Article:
Perhaps our ancestors aren’t even connected to our families at all, but to our cities or cultures.  Maybe you can think of a founder of a local hospital or school, someone whose name is all around town on civic buildings, murals, roads, and boulevards.  They are those residents unnamed who worked the land and who lived, loved, bled, and died on this soil.  They are those who owned your house before you did, you lived on that land before you, drank that water, and breathed that air.  These are our Civic Ancestors, or our Ancestors of Place. 

We also evoke those who came before us whose memories are legendary, or perhaps just inspiriting.  These are the folks we learn about in school, read about in history books – those who were great leaders, heroes, inventors, or great thinkers.  They might be people who founded nations or movements, or those who created artwork that touched you deeply, changed you fundamentally.  This time of year we also honor our Ancestors of Spirit, our Ancestors of Mind or Intellect.

Whatever you call them, however you name them, we all have a long line of Blessed Dead extending behind us.  They literally created who we are – mind, body, spirit, town, home country.  Maybe we know their names, or maybe we only know their stories.

But never forget, because that which is remembered lives.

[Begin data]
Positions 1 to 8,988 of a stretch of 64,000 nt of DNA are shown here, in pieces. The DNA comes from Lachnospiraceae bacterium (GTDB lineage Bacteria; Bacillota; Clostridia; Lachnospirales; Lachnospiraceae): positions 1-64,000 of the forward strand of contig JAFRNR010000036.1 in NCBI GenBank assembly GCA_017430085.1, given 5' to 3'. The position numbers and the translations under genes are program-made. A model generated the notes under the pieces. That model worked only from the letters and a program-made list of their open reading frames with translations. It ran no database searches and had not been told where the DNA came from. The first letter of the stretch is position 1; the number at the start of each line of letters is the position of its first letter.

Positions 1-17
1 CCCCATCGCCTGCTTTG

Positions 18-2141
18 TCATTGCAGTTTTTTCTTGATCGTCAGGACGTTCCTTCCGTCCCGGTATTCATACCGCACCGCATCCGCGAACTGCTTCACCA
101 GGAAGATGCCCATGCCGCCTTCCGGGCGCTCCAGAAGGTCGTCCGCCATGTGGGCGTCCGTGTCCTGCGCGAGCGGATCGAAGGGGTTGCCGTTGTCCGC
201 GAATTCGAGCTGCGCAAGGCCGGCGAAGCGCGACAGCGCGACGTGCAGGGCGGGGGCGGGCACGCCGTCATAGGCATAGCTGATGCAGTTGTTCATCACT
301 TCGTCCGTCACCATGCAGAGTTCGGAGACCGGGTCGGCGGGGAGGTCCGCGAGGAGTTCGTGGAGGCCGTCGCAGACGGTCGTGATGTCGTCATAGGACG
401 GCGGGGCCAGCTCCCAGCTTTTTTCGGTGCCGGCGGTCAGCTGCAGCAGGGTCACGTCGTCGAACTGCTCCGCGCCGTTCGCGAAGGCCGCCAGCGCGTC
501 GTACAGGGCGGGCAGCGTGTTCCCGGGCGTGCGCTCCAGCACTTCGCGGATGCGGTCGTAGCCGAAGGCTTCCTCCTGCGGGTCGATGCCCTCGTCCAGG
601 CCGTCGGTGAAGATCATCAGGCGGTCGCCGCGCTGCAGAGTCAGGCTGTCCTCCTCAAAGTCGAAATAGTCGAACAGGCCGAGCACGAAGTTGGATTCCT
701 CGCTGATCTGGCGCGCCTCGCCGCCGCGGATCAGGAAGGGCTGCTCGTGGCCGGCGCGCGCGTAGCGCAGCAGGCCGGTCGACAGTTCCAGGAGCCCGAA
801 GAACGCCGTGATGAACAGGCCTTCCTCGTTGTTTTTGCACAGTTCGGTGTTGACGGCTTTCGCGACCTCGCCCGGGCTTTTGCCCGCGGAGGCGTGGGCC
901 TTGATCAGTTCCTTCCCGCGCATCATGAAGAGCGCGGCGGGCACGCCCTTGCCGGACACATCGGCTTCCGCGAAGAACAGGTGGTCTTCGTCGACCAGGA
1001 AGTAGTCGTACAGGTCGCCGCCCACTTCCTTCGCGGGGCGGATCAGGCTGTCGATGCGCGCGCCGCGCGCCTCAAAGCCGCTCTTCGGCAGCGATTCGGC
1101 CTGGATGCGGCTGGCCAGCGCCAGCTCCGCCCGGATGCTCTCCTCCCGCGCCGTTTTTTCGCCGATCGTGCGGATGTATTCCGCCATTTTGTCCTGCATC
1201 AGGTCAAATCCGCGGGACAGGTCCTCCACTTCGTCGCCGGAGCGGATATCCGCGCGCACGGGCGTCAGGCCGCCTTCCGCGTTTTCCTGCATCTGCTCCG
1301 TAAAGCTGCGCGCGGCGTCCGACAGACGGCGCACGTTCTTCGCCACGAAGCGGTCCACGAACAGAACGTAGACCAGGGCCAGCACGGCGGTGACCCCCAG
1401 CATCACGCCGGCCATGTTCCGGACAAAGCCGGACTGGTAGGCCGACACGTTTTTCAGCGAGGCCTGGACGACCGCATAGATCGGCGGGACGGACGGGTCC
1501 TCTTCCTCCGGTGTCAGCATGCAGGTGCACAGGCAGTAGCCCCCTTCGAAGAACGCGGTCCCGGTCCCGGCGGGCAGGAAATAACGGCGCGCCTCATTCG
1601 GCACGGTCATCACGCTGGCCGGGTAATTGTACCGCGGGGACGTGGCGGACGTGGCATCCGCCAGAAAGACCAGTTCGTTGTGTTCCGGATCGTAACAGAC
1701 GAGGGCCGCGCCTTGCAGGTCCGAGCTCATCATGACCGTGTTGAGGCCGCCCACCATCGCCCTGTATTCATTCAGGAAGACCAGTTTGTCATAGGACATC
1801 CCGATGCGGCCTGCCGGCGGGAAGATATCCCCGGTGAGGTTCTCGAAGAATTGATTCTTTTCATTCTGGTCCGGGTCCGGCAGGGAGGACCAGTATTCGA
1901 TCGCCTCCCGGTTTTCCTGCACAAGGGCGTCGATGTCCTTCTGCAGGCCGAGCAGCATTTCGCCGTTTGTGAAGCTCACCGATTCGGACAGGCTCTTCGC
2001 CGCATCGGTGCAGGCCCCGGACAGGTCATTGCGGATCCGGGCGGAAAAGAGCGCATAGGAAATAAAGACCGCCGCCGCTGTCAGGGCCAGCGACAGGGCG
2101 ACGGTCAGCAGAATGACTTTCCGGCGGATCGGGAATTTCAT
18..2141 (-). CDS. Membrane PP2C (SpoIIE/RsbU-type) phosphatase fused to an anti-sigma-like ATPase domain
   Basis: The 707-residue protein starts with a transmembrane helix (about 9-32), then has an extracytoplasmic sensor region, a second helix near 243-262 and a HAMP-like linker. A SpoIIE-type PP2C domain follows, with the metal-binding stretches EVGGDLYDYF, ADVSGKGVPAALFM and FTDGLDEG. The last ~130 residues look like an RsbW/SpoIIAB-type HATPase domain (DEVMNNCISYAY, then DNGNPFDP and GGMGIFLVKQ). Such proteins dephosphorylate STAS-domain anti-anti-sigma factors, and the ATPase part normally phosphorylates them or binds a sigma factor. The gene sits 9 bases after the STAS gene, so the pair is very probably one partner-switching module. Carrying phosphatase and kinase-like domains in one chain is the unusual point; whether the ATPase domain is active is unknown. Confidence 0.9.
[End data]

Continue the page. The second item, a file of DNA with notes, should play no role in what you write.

There are no limits to the ways that we can honor our Blessed and Beloved Dead.  People build altars, tell stories, give offerings, host Dumb Suppers, create pieces of artwork, and so much more.  The Halloween season is a great time of year to think outside of the norm, to push boundaries, to try something new, and to really reach out and explore those who are near to us at this time.

Last year I went to a haunted history tour at a small village not far from where I live.  I had been to this town plenty of times, but never really paid much attention to its history or details.  Somewhere in the back of my mind I had vague notions of it being a Civil War town, and probably a colonial town, too.  But that’s all I really knew of this place.  (And these details are not too rare or unique, given where I live.) 

I love-love-love-love haunted houses, and I adore stories, so I met some Pagan friends for a two-hour long haunted history tour through this little historical downtown in the American south.  We were greeted with cute costumes, fun props, Halloween candy, and the dredges of hot cider.  When the clock struck, we were gathered into a little group to begin the tour.

The guides, part of a local reenactment/historical preservation society, walked us through the history of the town.  We walked past or through historical buildings and landmarks, and each stop on the tour told a story.  We learned about the men and women who lived in this town; how they died in this town, allegedly haunt this town, and how their lives and deaths affected the land.  The stories started from when this land was barely a trading post (wrestled away from Natives who had also lived and traded in the elbow of a small river), to when it was a bustling little colonial village, and up past the American Revolution.  We traveled through to tobacco plantations, the Civil War, reconstruction, the turn from one century to another, and all the way up to contemporary hauntings and legends.  Each point in history came with a name – an important historical figure to region, or maybe just the first name of a settler woman or a highway man - all long gone but not at all forgotten.